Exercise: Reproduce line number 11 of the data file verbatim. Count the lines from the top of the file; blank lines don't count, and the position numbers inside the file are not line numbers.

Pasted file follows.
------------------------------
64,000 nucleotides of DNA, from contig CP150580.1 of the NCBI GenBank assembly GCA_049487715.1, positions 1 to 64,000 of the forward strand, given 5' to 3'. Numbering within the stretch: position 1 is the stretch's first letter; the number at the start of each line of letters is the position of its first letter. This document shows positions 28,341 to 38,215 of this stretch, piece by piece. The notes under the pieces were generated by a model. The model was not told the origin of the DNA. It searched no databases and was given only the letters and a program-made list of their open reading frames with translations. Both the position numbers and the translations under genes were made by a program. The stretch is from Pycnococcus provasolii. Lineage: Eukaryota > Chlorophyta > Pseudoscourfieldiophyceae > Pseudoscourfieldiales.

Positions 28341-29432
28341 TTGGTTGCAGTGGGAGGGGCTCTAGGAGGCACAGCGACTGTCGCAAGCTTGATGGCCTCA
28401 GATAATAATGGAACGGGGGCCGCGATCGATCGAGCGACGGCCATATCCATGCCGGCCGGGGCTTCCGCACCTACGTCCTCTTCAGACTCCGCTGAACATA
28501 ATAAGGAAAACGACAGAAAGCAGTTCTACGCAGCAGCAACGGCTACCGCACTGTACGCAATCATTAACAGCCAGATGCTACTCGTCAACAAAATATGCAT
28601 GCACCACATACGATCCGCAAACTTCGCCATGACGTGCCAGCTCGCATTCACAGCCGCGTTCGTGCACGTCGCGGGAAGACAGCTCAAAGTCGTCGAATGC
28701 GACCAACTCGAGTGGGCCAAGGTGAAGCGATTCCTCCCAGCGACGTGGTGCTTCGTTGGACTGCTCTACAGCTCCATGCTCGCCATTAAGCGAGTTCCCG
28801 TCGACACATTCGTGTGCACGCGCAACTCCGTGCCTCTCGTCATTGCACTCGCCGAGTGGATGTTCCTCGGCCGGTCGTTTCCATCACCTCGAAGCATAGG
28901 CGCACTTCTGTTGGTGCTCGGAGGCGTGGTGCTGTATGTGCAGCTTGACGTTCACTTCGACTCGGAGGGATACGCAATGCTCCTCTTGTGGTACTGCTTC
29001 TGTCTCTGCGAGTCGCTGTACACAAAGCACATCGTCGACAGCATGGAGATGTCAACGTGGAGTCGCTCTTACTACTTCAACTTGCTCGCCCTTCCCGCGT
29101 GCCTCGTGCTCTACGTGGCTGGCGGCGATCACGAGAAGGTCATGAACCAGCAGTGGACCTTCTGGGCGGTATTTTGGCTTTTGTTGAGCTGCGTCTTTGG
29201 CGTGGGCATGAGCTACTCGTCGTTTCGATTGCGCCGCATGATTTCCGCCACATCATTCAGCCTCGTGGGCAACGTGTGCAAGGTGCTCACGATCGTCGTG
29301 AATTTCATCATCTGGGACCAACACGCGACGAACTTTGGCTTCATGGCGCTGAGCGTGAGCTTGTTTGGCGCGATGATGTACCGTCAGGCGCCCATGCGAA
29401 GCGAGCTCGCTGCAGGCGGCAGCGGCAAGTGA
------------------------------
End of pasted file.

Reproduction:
29101 GCCTCGTGCTCTACGTGGCTGGCGGCGATCACGAGAAGGTCATGAACCAGCAGTGGACCTTCTGGGCGGTATTTTGGCTTTTGTTGAGCTGCGTCTTTGG